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Feeding Our Senses

The sounds. Some quiet evenings we sit in our house and can hear the Muslim Call to Prayer. It brings me back to childhood visits to Pakistan. I love it. We also hear music being played on a Gamelan, a local Indonesian instrument, coming from the huts in the field behind our house. It almost sounds like musical wind chimes in the night. The birds are always chirping here. Some are familiar, like the morning doves, but some are musical, just like this island. We hear roosters in the distance, and our nights are filled with the sounds of Tokay Geckos. Jason and I started taking Bahasa language classes this past week. For 2 hours a day we are entertained by a new favorite sound, the Balinese giggle. It is hard to explain, but if you come visit you will surely hear it.

The sights. Our whole house opens up to the garden. There are green coconuts with delicious coconut water that we love to drink. There is a giant fan palm at the end of the pool and a rainbow of flowers everywhere. As dusk hits, the bats come to life, putting on a dance as they swoop over our pool for sips of water and an insect or two (million). In the mornings as I open the upstairs windows I look out over the palm trees and cows in the field next door. I often spot our cat waiting on the roof for the chance to jump in through the bathroom window as soon as it is open. Apparently entering through the door is boring. Our dog, Dali, also waits for us to wake every morning. We open the curtains to the sight of her full body wagging, as only she can do. The skies over Bali are also a memorable view. Since it is windy season we are graced with brilliant kites in the sky everyday. And no one can come to Bali without being awed by the majestic Mount Agung, the dwelling of the Gods. She is fierce and dangerous at times, but when you live here you cherish the moments when the fog lifts and you see her, almost as if she is watching over all of us.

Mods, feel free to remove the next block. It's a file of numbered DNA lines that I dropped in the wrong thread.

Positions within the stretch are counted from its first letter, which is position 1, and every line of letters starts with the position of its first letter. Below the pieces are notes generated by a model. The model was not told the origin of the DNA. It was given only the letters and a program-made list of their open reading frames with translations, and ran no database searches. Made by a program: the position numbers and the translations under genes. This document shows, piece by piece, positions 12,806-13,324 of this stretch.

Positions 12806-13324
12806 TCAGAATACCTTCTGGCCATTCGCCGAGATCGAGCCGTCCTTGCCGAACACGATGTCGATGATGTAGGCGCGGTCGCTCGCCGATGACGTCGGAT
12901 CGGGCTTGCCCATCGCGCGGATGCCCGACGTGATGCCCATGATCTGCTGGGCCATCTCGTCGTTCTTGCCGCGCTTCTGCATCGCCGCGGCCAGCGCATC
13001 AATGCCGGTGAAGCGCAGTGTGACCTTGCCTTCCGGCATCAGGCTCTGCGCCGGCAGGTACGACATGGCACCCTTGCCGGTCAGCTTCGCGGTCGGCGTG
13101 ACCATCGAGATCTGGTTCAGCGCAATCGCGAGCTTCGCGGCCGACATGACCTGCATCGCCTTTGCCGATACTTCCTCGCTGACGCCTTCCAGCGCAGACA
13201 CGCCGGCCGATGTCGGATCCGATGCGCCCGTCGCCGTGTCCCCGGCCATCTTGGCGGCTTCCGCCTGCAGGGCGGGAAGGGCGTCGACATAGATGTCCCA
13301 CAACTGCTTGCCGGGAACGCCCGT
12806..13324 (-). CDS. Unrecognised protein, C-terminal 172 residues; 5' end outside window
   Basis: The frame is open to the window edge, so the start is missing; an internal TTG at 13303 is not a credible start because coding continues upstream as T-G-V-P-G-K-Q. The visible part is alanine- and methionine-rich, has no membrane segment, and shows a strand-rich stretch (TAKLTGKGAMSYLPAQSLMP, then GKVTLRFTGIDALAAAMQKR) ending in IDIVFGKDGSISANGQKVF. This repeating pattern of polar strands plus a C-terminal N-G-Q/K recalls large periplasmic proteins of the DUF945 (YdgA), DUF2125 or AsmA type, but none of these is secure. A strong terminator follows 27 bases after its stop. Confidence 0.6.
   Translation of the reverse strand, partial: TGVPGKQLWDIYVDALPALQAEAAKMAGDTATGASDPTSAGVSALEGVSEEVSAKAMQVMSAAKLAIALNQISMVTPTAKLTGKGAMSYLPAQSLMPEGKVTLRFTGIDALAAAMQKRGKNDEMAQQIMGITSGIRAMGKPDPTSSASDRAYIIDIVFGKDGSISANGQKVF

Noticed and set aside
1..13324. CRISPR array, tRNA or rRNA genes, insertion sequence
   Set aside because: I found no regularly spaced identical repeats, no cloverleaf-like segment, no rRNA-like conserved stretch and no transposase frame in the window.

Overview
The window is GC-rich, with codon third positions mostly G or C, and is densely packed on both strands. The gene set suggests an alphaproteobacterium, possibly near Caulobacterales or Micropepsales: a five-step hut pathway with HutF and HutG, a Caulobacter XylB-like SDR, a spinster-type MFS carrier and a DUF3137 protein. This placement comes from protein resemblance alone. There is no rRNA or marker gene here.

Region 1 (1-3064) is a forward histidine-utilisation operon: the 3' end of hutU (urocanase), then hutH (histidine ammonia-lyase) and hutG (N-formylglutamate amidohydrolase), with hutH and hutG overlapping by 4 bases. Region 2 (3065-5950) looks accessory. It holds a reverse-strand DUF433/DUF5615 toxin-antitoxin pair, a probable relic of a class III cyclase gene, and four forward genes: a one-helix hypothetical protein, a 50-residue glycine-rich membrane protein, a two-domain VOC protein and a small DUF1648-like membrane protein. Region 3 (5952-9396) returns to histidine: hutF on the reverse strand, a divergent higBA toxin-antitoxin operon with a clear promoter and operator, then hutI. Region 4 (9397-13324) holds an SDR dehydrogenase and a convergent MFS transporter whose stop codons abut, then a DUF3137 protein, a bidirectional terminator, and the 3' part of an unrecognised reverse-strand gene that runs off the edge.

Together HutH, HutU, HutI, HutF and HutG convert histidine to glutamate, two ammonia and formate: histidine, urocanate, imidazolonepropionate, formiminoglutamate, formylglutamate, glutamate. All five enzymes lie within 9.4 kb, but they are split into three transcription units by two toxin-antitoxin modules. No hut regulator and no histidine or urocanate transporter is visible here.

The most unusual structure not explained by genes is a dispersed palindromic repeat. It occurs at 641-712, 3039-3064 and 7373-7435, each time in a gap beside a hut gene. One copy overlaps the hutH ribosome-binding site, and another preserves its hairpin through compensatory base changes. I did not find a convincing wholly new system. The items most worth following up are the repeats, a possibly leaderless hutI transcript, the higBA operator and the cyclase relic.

The smells. I don’t have a great sense of smell so unfortunately only the strong ones hit me. There are offerings to the Hindu Gods on almost every doorstep and street corner. Many have incense and it is lovely. I hope that smell will become one of the sensory memories that the girls associate with our time here when they are grown. The smells I am not too keen on are the smoke from the trash fires, pervasive but hopefully less common as rainy season approaches; and I am not a fan of the sour smell of shrimp paste at the local markets.

Namaste

The feels. I am a hugger. I am very comfortable hugging and I still get lots of hugs from my family and American friends here. Being part of a multicultural society also means we kiss. I haven’t figured out who does the single cheek kiss vs the double cheek kiss or the real lip-to-cheek kiss vs the air kiss. It was quite uncomfortable at first, but now I love it. Another daily reminder that we are not in Kansas anymore.

The tastes. The local dishes typically use the same ingredients: rice, noodles, chicken, garlic, ginger, onion, green beans, carrots, peanuts and chilis. We have been limited in the variety of Indonesian dishes we have tried so far, but everything we have tasted we like. Some food stalls and local Warungs (restaurants) use too much oil and salt for our taste, but we have definitely found a few favorites. It is the food that the kids eat at school almost every day. There is also amazing Italian here, as well as Indian, Mediterranean, Western and Japanese. Our budget prefers Indonesian, but our palates often crave everything else!

*photo credit for Mount Agung: Samantha

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